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9 reasons why eSIMs are catching on

​The subscriber identity module (SIM) was central to the rapid spread of the mobile phone, securely storing the subscriber's identity when the device was connected to the network.

But as machine to machine (M2M) communications developed and enabled all kinds of devices to be connected, from energy meters to cars, the limitations of the SIM became apparent. 

It needed to be accessible, was not sturdy enough to withstand extreme temperatures or shocks, and was too large for some intended uses.

Here comes the eSIM.

The embedded SIM (eSIM) solves all these problems and creates new opportunities for manufacturers and mobile network operators (MNOs).

1. eSIMs are rugged

The eSIM can be soldered inside a device and then sealed, making it water- and temperature-resistant. This makes it more robust and ideal for use in a connected car, for example, which may well be driven in extreme heat and bumpy roads.

2. They can be connected remotely

Multiple mobile operators' profiles can be generated and securely downloaded and provisioned over the air onto an eSIM, based upon the Remote SIM Provisioning specifications set out by the mobile operators' trade body, the GSMA.

As well as industrial uses, this has major benefits for manufacturers of consumer devices.

 In a survey presented by Telefonica at the World eSIM Summit 2018, 60% of respondents said they want effortless device activation. The eSIM provides that; when buying a wearable, a tablet, or a smartphone containing an eSIM, a consumer can activate connectivity at the point of sale.

3. eSIMs are small

According to Jean-Christophe Tisseuil, Head of SIM Technology at the GSMA, "the space saved by embedding a SIM can be as much as 90% on a physical card." 

Thanks to this, the reach of the eSIM extends to new consumer devices like smartwatches, wristbands, and rings, increasing the number of mobile connections and thus the size of the potential market for MNOs.

4. They are interoperable

The GSMA brought together 40 players from across the eSIM ecosystem to agree on a standard that enables users to switch between any available network easily.

5. They are secure

An eSIM is not software, but sending profiles over the air could, in theory, introduce a risk of hacking. To combat this, the GSMA has worked with MNOs and other stakeholders to guarantee the secure encryption and transportation of operator credentials.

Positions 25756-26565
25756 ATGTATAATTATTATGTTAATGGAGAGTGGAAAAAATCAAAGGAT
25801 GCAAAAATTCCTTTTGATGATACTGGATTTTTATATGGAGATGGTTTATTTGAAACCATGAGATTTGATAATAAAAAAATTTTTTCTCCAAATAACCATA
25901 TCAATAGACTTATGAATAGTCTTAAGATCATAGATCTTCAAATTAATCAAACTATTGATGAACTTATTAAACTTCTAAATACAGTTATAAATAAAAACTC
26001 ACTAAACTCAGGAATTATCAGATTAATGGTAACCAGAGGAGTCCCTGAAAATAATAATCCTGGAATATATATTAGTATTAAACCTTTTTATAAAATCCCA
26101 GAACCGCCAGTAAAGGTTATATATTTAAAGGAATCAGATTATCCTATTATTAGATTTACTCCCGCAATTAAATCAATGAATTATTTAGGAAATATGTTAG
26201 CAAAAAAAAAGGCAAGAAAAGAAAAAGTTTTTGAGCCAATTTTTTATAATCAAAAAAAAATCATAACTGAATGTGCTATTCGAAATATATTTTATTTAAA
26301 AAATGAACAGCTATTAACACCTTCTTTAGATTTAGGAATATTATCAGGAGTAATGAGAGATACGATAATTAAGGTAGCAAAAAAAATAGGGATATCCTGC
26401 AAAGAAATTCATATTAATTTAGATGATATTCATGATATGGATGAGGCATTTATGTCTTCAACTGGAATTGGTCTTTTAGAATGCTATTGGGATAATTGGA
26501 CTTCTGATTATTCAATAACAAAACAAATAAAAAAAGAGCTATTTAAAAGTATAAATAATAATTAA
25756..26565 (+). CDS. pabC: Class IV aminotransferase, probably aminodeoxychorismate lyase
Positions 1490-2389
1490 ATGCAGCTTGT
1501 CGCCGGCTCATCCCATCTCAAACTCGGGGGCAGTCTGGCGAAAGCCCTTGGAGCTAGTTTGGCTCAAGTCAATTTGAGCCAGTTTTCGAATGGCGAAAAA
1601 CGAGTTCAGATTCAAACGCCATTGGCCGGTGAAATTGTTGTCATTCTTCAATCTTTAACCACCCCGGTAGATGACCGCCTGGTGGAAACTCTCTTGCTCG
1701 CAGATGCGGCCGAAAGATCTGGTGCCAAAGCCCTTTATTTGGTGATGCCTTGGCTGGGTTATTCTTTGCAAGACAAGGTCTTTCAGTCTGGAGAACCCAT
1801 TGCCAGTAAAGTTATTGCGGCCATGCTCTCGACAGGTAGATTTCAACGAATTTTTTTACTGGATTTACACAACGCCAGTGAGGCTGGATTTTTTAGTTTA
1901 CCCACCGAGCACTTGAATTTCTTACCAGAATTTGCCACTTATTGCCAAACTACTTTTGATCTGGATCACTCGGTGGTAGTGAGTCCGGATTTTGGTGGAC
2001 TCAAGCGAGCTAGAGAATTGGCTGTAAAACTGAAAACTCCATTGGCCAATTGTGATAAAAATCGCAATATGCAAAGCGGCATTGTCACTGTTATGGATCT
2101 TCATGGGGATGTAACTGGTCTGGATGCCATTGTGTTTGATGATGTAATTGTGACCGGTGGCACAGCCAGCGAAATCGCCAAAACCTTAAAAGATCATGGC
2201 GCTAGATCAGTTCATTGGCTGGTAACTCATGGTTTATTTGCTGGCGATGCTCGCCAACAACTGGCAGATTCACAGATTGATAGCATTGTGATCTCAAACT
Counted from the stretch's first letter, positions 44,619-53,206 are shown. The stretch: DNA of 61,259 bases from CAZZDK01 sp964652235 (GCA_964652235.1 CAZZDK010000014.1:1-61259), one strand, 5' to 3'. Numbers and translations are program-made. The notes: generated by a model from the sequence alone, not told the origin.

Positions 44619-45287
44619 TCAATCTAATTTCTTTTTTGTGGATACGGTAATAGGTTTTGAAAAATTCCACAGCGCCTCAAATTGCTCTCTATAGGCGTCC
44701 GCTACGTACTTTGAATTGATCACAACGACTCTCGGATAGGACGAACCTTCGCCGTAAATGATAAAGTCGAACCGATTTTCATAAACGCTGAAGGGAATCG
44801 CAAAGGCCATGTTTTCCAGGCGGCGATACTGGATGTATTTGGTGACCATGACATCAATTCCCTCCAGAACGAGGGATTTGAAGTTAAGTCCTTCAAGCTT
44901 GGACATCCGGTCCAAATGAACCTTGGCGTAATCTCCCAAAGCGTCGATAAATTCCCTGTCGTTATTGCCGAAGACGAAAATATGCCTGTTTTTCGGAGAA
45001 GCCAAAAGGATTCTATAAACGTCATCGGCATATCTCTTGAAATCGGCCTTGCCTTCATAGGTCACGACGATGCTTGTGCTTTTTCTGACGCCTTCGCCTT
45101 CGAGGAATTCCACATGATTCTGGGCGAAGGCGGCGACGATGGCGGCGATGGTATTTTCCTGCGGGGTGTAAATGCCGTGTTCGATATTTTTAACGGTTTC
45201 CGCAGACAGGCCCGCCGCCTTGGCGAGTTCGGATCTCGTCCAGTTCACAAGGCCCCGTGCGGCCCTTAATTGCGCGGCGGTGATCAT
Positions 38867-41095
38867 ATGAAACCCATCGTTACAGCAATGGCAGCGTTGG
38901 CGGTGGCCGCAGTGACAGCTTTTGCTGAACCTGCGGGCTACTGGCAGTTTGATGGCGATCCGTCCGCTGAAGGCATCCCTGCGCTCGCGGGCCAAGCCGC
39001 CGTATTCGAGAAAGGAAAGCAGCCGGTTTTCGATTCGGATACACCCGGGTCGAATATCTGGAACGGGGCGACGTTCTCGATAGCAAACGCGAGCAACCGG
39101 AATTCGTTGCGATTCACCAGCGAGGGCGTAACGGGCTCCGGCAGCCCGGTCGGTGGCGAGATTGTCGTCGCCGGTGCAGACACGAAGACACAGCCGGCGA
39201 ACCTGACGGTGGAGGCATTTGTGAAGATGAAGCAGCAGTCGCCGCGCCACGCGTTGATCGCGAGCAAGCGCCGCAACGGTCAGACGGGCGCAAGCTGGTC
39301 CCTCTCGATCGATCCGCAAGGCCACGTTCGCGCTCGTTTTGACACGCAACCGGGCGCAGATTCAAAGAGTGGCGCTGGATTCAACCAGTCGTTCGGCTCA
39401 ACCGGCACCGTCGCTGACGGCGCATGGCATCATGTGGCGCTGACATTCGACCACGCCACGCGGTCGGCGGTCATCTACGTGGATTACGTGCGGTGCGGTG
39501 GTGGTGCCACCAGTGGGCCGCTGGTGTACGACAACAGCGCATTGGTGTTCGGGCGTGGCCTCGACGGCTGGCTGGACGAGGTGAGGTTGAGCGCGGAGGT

6. eSIM streamline logistics for MNOs

MNOs used to have to deal with the logistics of handling millions of SIM cards. With the availability of eSIMs, they can develop truly digital experiences for their subscribers while reducing the burden on their supply chain and gaining customer loyalty.

7. Consumer brands are adopting them

The consumer IoT market is increasingly adopting eSIMs in devices from computers to wearables. Notable products with eSIMs include Apple's SmartWatchthe Google Pixel 2 phone, and the Microsoft Surface Pro tablet. This again creates exciting new opportunities for MNOs.

2018 iPhone generation (i.e. iPhone 9, iPhone X(s) and iPhone X(s) Plus) is rumored to bear eSIM.

With almost 1.25 billion units sold since 2007​, Apple's flagship smartphone represents a fantastic, widely-spread platform for new usage education and massive eSIM awareness among consumers worldwide.

8. eSIM are still improving

The third phase of the Remote SIM Provisioning specifications, which are expected to be released in the second half of 2018, promises to create an even better user experience.

9. They will power the future

With 5G connectivity set to alter mobile services radically, the eSIM will play an integral role. When 5G becomes standard, devices containing them will possess incredibly robust processing power and rely on the eSIM to manage their connection.​

10. Contents related to eSIM


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